Equity in Mentorship – Looking Beyond the Program
Presented by: Haneen Azzam (she/her) – Seneca College
In this session we will consider the ways in which we promote equity in our mentorship programs with a focus on the bigger picture. Together we will explore the experiences your mentors and mentees bring with them, the influence this has on their journey within your program, as well as the challenges they may face once they graduate. By understanding your participants’ world outside of your program, you can create a truly inclusive space and provide opportunities that generate equity based impact beyond the University walls.
Presenter bio: With a passion for student empowerment through education and opportunity, Haneen brings with her over a decade of experience implementing and managing projects in community development and youth engagement in the education and health sectors across the Middle East and Africa, UK and Canada. With a focus on building equity through access and education, Haneen has designed and implemented co-curricular programming across multicultural and high-risk communities in both community and post-secondary settings, having worked as Manager of Youth Services for Toronto Boys and Girls Club, as well as experience at Seneca College as a Student Conduct Officer, and at York University as Manager of Academic Honesty. Haneen is excited to be joining University of Toronto in July as the new Student Life Coordinator, Leadership and Equity Training. Haneen holds a BA in International Studies from American University, and a Masters in Arts in Education in Arts and Cultural settings from King’s College London.
Using Technology to Support Access in Mentorship Programming
Presented by: Marilyn Hardy & Abhinav Bhandari – Nimbus Learning
At Nimbus Learning, we looked to solve what we saw as a gap in support; our peers would reach out for help but would be faced with a multitude of obstacles to access student success services. We watched as they put time and effort into finding help (whether that be finding tutors, mentors or other support) on top of an already intense workload, juggling school, jobs and family responsibilities. We watched their health, wellbeing and success suffer as a result. Throughout this session learn more about how Nimbus Learning is using technology to support access in mentorship and peer programming.
Presenter bio: Nimbus Learning’s services to make student success services more accessible while cutting down on the administrative workload. The Nimbus Platform centralizes tutoring, mentorship and advising programs into one place, where service providers can make their availability known in a few steps and students can book what they need at the click of a button. We help tutors develop the tools they need to succeed in their first jobs, empower administrators to see every aspect of their program in seconds and guide future planning based on in-depth analytics.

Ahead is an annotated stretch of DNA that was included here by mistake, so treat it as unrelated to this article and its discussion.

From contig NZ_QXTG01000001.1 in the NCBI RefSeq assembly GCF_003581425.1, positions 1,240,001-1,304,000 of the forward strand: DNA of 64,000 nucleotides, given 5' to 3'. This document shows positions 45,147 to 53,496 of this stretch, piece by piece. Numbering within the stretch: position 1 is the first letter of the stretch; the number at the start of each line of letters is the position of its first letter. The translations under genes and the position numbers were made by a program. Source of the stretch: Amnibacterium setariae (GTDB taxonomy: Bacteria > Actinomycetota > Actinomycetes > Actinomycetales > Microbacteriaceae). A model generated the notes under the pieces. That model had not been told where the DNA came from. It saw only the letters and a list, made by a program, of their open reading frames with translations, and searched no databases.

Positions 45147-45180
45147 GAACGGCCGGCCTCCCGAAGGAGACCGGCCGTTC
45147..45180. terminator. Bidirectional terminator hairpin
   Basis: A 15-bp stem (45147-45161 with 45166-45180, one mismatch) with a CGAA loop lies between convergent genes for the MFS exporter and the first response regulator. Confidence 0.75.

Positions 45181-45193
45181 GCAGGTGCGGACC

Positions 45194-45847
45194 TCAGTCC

11:15 – 11:30 a.m. Break
11:30 a.m. – 12:30 p.m. Small Group Discussions/Targeted Conversations
During our targeted conversations you will be placed in groups of 3-4 folks to connect with folks about your programming, their programming and any lessons learned from the Mentorship Institute.
12:30 – 12:45 p.m. Bringing It All Together & Next Steps
12:45 – 1 p.m. Wrap Up & Thank You!
Please register to participate under PROGRAM REGISTRATION.
If you need support with registration or have any questions, please connect with our mentorship team at email@example.com.
While this event will be hosted online, it is being planned on the unceded territory of the Wendat, the Seneca and most recently Mississaugas of the Credit River. We know that there can be no leadership without reconciliation and are centering that realization while planning this mentorship institute on this land.
All U of T faculty, staff and students who are interested in coordinating peer mentorship programs are eligible to attend.
Interested members of the community are invited to attend. Keep in mind that the content of this event is focused on U of T community needs.
What Students Are Saying1 votes
I really loved the student panel. It covered some great topics - and it created a very informative, but natural conversation between panelist and attendees.
Mentorship Institute Participant, 2021
Thank you for sharing information about the differences between mentorship at the undergraduate and graduate level. It was great to hear sharing about using mentoring groups as opposed to 1:1 connections and centralized mentor training.
Mentorship Institute Participant, 2021